Anna Fahey

Anna Fahey is a senior communications strategist at Sightline Institute, a Seattle-based research and communications center working on sustainable solutions for the Pacific NW.

Fish for Thought

Editor’s Note: Anna wrote this post (and several others) before leaving on maternity leave. She gave birth to a healthy baby girl in December. To eat fish, or not? If you’re pregnant, nursing, or even thinking about becoming pregnant, it’s a Catch-22. Seafood is the best possible source of the long-chain omega-3 fatty acid DHA, which is critical for a baby’s brain and eye development, both in utero and in the “fourth trimester,” while the baby is nursing and the brain is still developing. But there’s a catch: seafood contains contaminants that can be harmful to babies—particularly methylmercury, which can …

Sustainababy

Mom-powered politics

Editor’s note: Anna wrote this post (and a few more) before she left on maternity leave. She gave birth to a healthy baby girl — Audrey — in December. All moms have a stake in public policies that affect the health and safety of their families. But as I’ve found throughout this series, pop-culture resources for pregnancy and motherhood only occasionally point out the risks of toxics and almost never make the connection between pollution and political action. It’s a missed opportunity. Moms have the potential for massive political clout, but so far that potential is largely untapped. Concerned mothers …

Chemical Soup for the Soul

Editor’s Note: Anna finished this post (and a few more) before she went on maternity leave. She gave birth to a healthy girl, Audrey, on December 13. My husband Gus and I have been lucky. I’m 36—and therefore considered an “elderly primigravida” on my charts at my doctor’s office (that’s “pregnant old-timer and first-timer” in layman’s terms). I’ve had a healthy pregnancy—so far—and we avoided the nightmarish saga of infertility that many acquaintances have suffered. But our story, as typical as it sounds, could be becoming a thing of the past—unless we demand better protections from toxic chemicals for our …

Sustainababy

Let it snow … baby clothes

Editor’s Note: Anna finished this post (and a few more) before she went on maternity leave. She gave birth to a healthy girl, Audrey, on December 13. One year ago, just before Christmas, it snowed in Seattle. Not our usual short-lived dusting, but a real dump that lasted a few solid days and, because we’re not prepared for such events, veritably shut down the city (at least for cars). For Seattle, it was real snow. Some say it was enough snow to shift the outcome of the mayoral race in 2009. And as former Sightliner Elisa Murray noted, it was …

The Great Diaper Debate

Editor’s Note: Anna finished this post (and a few more) before she went on maternity leave. She gave birth to a healthy girl, Audrey, on December 13. Cloth or disposable? Clark wrote about this way back in 2005. I guess it’s a question that Sightliners, rightfully, agonize over as they’re gearing up for a diapering blitz of their own. Our baby will probably be changed between 3000 and 7000 times in the first two years. For now, still a few months away from my due date, I still get kind of flustered when people ask me my diapering plan; I …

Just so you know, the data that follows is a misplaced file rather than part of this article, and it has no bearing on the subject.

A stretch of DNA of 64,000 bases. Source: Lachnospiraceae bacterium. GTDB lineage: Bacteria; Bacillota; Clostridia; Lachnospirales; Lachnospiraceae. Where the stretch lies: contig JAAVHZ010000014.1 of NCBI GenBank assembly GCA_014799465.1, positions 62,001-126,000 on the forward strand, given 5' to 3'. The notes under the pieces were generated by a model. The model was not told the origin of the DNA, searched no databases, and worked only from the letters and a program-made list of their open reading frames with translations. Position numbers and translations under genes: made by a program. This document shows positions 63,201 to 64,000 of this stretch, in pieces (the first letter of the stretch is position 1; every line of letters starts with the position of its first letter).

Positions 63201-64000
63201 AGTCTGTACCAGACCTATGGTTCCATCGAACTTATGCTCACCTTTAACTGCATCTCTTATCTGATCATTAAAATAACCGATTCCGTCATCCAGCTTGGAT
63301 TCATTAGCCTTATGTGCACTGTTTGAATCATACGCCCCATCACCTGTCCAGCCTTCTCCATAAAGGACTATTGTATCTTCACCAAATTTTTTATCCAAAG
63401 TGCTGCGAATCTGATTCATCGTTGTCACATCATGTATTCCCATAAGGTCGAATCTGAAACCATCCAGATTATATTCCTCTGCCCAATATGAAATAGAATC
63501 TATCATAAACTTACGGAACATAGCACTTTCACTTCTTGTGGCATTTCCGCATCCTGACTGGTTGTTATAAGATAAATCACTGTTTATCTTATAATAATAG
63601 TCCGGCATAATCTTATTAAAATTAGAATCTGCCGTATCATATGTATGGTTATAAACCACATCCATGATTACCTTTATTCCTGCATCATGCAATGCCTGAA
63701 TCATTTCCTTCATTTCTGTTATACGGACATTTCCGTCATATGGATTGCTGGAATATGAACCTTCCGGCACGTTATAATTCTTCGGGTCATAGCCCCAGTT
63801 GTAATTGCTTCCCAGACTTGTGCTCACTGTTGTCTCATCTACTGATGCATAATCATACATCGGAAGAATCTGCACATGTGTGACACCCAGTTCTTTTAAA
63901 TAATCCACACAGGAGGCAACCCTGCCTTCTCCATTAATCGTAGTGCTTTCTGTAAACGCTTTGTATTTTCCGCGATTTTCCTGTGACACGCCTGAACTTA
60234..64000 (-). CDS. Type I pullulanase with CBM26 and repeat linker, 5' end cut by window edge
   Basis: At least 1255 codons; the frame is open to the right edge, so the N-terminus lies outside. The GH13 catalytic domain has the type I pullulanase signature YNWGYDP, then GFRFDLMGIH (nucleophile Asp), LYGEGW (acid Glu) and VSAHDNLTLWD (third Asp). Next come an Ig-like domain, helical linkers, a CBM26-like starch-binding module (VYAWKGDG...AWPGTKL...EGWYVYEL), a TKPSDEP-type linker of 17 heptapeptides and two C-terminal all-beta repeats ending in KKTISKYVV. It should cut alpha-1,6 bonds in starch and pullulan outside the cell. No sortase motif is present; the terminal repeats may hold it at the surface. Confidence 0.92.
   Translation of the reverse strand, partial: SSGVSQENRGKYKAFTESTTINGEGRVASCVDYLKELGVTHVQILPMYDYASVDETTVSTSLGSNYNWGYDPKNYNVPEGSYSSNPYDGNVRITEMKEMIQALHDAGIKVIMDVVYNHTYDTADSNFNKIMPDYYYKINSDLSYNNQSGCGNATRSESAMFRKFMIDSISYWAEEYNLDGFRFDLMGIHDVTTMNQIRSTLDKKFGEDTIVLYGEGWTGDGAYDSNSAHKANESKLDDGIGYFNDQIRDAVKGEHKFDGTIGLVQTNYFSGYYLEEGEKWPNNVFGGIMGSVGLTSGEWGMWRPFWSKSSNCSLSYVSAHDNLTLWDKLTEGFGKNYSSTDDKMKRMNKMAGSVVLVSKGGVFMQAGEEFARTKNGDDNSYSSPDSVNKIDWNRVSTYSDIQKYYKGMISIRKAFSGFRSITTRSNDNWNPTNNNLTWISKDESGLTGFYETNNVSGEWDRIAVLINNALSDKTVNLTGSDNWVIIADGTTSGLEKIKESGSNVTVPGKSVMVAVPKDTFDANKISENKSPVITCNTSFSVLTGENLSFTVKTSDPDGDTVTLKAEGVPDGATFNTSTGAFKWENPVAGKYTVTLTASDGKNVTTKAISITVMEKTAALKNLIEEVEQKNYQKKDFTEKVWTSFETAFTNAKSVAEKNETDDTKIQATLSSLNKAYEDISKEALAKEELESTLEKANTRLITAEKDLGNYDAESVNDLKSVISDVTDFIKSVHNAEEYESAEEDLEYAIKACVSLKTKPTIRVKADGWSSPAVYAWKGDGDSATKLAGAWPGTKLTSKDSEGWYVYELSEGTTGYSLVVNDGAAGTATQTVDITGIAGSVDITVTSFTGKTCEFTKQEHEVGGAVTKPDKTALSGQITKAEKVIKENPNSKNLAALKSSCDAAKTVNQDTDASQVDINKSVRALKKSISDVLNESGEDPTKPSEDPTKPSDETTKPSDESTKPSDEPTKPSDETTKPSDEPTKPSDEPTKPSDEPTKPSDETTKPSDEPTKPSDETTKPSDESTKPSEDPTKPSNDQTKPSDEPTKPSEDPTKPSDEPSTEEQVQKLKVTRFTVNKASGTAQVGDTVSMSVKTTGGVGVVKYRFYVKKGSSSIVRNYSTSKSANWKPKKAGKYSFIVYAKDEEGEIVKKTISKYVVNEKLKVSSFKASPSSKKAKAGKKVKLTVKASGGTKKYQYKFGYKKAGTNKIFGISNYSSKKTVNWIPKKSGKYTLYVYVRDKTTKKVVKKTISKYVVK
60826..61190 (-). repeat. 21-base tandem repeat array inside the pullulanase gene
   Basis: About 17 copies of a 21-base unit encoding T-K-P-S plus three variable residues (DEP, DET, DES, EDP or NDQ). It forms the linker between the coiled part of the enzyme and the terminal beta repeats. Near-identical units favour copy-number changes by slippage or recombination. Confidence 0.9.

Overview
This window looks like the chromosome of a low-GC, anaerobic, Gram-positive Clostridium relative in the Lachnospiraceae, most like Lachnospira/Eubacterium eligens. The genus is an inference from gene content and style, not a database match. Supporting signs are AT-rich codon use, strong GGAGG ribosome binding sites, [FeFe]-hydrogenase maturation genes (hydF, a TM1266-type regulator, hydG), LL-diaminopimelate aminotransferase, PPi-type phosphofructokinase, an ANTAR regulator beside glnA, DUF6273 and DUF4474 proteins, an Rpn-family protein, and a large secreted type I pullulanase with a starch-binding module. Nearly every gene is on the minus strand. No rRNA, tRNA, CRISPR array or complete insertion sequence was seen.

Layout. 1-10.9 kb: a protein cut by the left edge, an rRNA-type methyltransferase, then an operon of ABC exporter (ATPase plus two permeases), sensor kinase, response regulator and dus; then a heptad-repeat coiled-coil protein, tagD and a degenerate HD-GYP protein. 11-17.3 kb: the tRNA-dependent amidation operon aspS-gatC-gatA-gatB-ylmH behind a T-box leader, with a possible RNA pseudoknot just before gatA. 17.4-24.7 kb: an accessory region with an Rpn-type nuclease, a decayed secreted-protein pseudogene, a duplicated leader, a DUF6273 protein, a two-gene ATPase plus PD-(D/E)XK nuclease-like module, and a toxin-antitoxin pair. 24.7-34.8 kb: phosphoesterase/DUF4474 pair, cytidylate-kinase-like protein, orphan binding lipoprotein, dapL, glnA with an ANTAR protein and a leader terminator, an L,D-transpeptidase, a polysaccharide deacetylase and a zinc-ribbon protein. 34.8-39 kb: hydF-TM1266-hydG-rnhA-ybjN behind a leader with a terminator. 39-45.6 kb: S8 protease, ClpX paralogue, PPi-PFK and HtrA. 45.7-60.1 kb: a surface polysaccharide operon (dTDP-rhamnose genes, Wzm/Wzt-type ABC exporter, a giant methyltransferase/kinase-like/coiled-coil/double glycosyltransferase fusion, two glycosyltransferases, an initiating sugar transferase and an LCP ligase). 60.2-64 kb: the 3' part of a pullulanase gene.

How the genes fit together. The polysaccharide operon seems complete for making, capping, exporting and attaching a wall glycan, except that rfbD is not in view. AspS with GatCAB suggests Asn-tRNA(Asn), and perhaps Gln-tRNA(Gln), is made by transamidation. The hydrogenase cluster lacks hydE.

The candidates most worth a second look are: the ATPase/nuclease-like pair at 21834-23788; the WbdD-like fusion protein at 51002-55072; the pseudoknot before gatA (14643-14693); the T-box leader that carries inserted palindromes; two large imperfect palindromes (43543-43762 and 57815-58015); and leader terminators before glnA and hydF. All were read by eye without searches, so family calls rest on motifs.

Sugar and Spice and…Lead and Mercury

Sandra Steingraber is my hero. Her book, Having Faith: An Ecologist’s Journey to Motherhood, chronicles her own pregnancy from both a scientific and personal perspective. It’s beautifully and lovingly written—yet for a pregnant woman it’s also a tough read. Trained as a biologist, Steingraber meticulously documents the toxic hazards we live with every day, and that threaten each crucial stage of fetal development. It’s not a pretty picture. One point stands out: it’s the fetus, not an adult human, who really lives at the top of the food chain. Rethink all the textbook food chain charts you’ve seen in your …

Sustainababy

A womb of one’s own

Photo: Mahalie via Flickr So, why is my response ire and not panic? I guess I’m over the panic. During my pregnancy, I’ve been reading a lot about the toxics in my body and their potential effects on the fetus (and I’ll be writing a lot more about this stuff in this blog series). I realize it’s too late for panic. Contrary to popular belief, my womb is not entirely my own. I’m with the woman from this Seattle Post Globe story, Kim Radtke, who’s just plain angry. Like me, she made all the right personal decisions about her health …

BPA Babies and Cash Registers

We’ve known for a long time that bisphenol-A (BPA) is bad for us. Study after study shows the ill-effects of this widely-used industrial chemical on our bodies–and in particular, on developing babies’ bodies. The list is pretty sobering: BPA’s been linked to breast cancer in women, brain damage in children, obesity, heart disease, diabetes… Two new studies add to the litany: One study suggests that BPA, may cause sexual dysfunction in men. Another study, reported in Science News, links BPA exposures in early pregnancy to more aggressive behavior in 2-year old girls and more anxious and withdrawn 2-year old boys. …

Sustainababy

Growing up green: Breathing for two

Babies don’t like air pollution and neither should you!Early in my pregnancy I developed a bloodhound’s sense of smell: even the faintest of odors overwhelmed me. It’s a common phenomenon during the first trimester of pregnancy, yet my new nasal superpower took me by surprise—and forced me into an unwelcome awareness of the pollution that surrounds all of us. Car and truck exhaust, to my unusually acute nose, was pure poison. It made me recoil, hold my breath, gag, choke. My new super-nose could detect the smell all over the place—waiting at the bus stop in my quiet Seattle neighborhood, …